New York

Emily Jacir, Notes for a Cannon, 2016, mixed media. Installation view. Photo: Joerg Lohse.

Emily Jacir, Notes for a Cannon, 2016, mixed media. Installation view. Photo: Joerg Lohse.

Emily Jacir

Alexander and Bonin

Emily Jacir, Notes for a Cannon, 2016, mixed media. Installation view. Photo: Joerg Lohse.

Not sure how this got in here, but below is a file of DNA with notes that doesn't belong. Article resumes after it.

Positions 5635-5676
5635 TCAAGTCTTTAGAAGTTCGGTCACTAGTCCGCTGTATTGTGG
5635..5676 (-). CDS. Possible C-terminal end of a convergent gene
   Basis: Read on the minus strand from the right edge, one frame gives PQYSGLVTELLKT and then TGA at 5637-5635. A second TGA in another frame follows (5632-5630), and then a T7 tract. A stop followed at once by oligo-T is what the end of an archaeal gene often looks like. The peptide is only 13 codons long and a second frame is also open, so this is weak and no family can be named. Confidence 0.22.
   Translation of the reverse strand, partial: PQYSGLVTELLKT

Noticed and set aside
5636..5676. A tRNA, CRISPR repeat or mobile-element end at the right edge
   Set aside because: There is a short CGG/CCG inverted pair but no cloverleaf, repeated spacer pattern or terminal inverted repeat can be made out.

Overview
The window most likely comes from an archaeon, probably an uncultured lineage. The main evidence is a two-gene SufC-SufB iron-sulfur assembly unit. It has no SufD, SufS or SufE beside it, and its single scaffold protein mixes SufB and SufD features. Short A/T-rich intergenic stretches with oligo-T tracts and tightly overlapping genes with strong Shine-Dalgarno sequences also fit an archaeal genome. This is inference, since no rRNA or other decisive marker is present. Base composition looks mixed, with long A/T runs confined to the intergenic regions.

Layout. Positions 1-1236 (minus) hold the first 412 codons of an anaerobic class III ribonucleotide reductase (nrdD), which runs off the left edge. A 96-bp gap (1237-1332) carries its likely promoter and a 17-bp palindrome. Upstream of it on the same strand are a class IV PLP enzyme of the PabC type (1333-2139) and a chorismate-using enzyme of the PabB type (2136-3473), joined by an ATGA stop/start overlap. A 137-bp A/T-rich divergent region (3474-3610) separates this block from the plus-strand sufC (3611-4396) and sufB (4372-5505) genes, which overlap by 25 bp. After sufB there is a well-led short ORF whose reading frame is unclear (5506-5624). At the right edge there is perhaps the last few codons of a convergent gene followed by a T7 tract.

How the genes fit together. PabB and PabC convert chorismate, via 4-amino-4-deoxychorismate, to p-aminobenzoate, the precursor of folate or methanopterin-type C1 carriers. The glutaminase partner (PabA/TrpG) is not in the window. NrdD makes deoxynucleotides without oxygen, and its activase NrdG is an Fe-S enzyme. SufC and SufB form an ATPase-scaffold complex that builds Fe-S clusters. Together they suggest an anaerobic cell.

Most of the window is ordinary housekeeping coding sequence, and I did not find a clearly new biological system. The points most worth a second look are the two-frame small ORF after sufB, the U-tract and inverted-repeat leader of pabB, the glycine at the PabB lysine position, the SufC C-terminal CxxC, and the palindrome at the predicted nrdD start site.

Emily Jacir’s work on time and power summons an unlikely thought: The consensus that everything takes place in a universally shared present is old but not without origin. Her installation Notes for a Cannon, 2016—which sketches, with brilliant looseness, the British imposition of timekeeping systems on both Ireland and Mandatory Palestine in the early twentieth century—brought to mind Aristotle’s take on the subject in Physics (ca. 350 bce): The “now” is a universal “identity” that “accepts different attributes”—all the events of the world within its total advent. But people, he observed, reductively identify time with the sequence of apparent changes, and this conception permits the existence of “many times at the same time” among “more heavens than one.” Physics thus inadvertently describes a practice of time, one that different regions would take up in differing

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